Money Market Funds Are Safe Havens Amid COVID19 Crisis
Digital Team  |  May 14, 2020

The pitch has always been, “If you want to invest and have a good night's sleep, invest in the Money Markets and not the Stock Markets”. As the world continues to endure the effects of the Covid-19 economic downturn, which in my view is a normal phase of any healthy economy, ebbing and flowing through epochs of expansion followed by periods of contraction, Money Market Funds have been proven as a safe refuge for investors and have become the greatest beneficiaries of the massive flow of assets from the Stock Markets as investors dump risky assets in panic sell-offs in search for liquidity and stability.

So Money Market Funds seek to limit the portfolio exposure to liquidity risks, credit risks, and market risks especially those associated with the volatility of other markets.

In Kenya, according to the Cytonn Monthly Report, the Nairobi All Share Index (NASI) and NSE 20 lost 20.7% and 23.9% respectively, wiping out Kshs. 11.2 billion worth of investor wealth at the bourse between January and March. These funds can be traced to precious metal purchases such as Gold and Money Market investments. In China, Chinese investors have stashed more cash in Money Market Funds during the Covid-19 pandemic period. According to the Wall Street Journal, a total of $ 141 billion so far has been flocked into their domestic Money Market Funds in the first quarter of 2020. This has totaled Assets Under Management to $1.16 trillion by the end of March 2020.

Unlike banks, instruments in Money Market Funds in virtually all jurisdictions are not generally covered under the Deposit Insurance Act. Instead, these funds operate under vigilant regulatory scrutiny through pieces of legislation and regulation that aim to mitigate any potential risk that might affect their stability. In Kenya, Money Market Funds are regulated by the Capital Markets Authority through the Capital Markets Act Cap. 485 A. 2001. This piece of regulation classifies Money Market Funds as Collective Investment Schemes and in particular, they are categorized under Unit Trusts funds alongside Balanced and Equity Funds.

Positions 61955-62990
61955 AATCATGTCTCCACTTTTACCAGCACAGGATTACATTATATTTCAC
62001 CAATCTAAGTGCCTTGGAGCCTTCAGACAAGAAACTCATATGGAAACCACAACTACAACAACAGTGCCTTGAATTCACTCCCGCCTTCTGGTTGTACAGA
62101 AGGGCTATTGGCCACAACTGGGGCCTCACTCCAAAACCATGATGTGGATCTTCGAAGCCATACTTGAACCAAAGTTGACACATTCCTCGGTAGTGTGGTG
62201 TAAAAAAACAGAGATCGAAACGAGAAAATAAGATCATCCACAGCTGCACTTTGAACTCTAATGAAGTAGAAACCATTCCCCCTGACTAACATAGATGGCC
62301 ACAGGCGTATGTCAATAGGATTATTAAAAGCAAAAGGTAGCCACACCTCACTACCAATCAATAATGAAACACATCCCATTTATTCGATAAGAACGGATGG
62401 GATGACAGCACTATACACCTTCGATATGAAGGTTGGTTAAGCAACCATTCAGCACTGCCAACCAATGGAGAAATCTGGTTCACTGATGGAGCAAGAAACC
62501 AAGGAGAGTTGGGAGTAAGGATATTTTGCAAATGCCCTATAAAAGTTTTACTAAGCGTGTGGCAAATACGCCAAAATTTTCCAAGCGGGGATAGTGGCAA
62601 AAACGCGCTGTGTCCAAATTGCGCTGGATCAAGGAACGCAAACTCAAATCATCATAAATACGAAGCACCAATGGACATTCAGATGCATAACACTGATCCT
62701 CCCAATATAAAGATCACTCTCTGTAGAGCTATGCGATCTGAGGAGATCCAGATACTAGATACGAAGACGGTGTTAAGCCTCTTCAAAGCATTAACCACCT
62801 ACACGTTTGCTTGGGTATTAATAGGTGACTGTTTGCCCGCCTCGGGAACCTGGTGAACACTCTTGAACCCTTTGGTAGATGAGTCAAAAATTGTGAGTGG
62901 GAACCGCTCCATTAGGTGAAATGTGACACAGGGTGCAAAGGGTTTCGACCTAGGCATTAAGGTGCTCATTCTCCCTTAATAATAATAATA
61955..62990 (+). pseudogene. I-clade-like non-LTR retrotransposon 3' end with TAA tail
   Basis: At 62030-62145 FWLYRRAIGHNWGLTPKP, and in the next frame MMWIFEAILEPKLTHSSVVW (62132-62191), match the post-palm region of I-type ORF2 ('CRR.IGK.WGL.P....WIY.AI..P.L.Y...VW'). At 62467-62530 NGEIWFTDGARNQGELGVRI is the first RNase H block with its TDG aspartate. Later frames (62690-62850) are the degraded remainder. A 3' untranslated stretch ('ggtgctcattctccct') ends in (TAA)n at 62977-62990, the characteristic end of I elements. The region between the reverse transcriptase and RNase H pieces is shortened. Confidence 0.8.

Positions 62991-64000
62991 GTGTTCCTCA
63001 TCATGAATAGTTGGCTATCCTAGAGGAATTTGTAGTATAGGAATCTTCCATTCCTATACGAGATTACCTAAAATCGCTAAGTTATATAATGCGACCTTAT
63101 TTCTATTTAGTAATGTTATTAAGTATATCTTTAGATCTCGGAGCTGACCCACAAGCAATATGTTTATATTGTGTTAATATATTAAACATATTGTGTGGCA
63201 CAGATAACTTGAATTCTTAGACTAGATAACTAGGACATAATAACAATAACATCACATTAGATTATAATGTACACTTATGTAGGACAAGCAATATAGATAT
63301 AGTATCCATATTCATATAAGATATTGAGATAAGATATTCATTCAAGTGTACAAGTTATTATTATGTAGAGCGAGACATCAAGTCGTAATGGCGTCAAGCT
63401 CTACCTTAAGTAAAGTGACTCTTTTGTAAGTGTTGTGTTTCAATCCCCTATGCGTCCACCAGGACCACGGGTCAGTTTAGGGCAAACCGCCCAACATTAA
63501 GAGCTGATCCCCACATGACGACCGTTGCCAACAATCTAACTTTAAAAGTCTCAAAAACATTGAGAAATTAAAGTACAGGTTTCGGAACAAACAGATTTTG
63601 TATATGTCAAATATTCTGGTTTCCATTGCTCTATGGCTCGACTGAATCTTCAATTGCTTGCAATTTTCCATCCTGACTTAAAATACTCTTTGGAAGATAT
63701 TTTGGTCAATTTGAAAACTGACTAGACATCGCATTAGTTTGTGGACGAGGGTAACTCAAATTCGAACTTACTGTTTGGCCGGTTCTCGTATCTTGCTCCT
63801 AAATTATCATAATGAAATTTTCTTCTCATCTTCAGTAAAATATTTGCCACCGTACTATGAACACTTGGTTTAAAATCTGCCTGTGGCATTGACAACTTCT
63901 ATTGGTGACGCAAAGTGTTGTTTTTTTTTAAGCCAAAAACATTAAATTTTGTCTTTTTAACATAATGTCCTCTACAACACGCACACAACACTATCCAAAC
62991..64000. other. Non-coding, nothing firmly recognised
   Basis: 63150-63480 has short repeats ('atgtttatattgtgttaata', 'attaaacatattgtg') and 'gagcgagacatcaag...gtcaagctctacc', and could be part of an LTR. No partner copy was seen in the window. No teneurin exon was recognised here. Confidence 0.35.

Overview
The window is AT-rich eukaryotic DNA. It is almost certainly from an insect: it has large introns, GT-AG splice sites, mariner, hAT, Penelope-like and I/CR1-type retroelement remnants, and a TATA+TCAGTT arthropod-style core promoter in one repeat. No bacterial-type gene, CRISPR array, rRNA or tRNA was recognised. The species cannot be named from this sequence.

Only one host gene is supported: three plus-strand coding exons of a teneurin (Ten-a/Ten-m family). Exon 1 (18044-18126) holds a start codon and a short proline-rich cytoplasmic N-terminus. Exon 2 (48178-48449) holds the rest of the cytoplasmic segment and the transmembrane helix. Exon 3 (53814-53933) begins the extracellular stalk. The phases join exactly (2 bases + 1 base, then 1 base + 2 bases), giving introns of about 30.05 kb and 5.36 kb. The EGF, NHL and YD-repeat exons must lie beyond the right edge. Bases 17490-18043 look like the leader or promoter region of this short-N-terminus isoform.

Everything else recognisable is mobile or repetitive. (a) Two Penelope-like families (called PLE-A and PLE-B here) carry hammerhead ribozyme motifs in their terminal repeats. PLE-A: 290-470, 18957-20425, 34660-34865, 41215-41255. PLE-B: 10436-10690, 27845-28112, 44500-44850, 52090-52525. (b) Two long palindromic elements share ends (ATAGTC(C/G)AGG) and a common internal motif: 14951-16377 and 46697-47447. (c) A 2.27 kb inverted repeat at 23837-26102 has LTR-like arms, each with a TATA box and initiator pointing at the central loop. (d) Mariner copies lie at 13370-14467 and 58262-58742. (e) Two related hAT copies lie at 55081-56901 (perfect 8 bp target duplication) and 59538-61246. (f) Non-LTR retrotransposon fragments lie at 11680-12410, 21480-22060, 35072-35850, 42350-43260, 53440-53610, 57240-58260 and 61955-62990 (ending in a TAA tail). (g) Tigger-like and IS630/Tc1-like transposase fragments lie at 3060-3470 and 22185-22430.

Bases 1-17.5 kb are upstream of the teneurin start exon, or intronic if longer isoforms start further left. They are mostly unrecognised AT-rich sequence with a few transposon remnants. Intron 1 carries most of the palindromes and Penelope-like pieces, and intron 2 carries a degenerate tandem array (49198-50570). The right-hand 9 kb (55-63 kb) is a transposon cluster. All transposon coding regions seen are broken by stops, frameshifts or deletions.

These funds continue gaining popularity in Kenya. According to a report by Cytonn Asset Managers on the performance of Money Market Funds in H1’2019, the total Assets Under Management held by Money Market Fund Managers grew at an annualized rate of 23.2% to Kshs. 56.5 billion in H1’2019 from Kshs. 50.6 billion in FY’2018. Capital is raised from both retail and institutional investors through issuing units and invest this capital in short-term and transferable high-quality debt instruments such as government securities, certificates of deposits, and carefully selected commercial papers. In so doing, Money Market Funds remain low-risk, short-term, and open-ended investment vehicles and continue to play a major role in the financial intermediation between lenders and borrowers world over. An important source of short-term funding, store of monetary value, and utility payment. Investors in Money Market Funds have an option of transferring, purchasing, or redeeming their units daily. Local Money Market Funds such as the Cytonn Money Market Funds have become fully automated, making it easy for investors to invest and redeem funds instantly. Adoption of automation in Money Market Funds is inevitable especially for retail subscriptions, considering that Kenya has more than 95% smart-phone penetration. This is an opportunity.

The writer is a Senior Investment Consultant at Cytonn Investments. Email: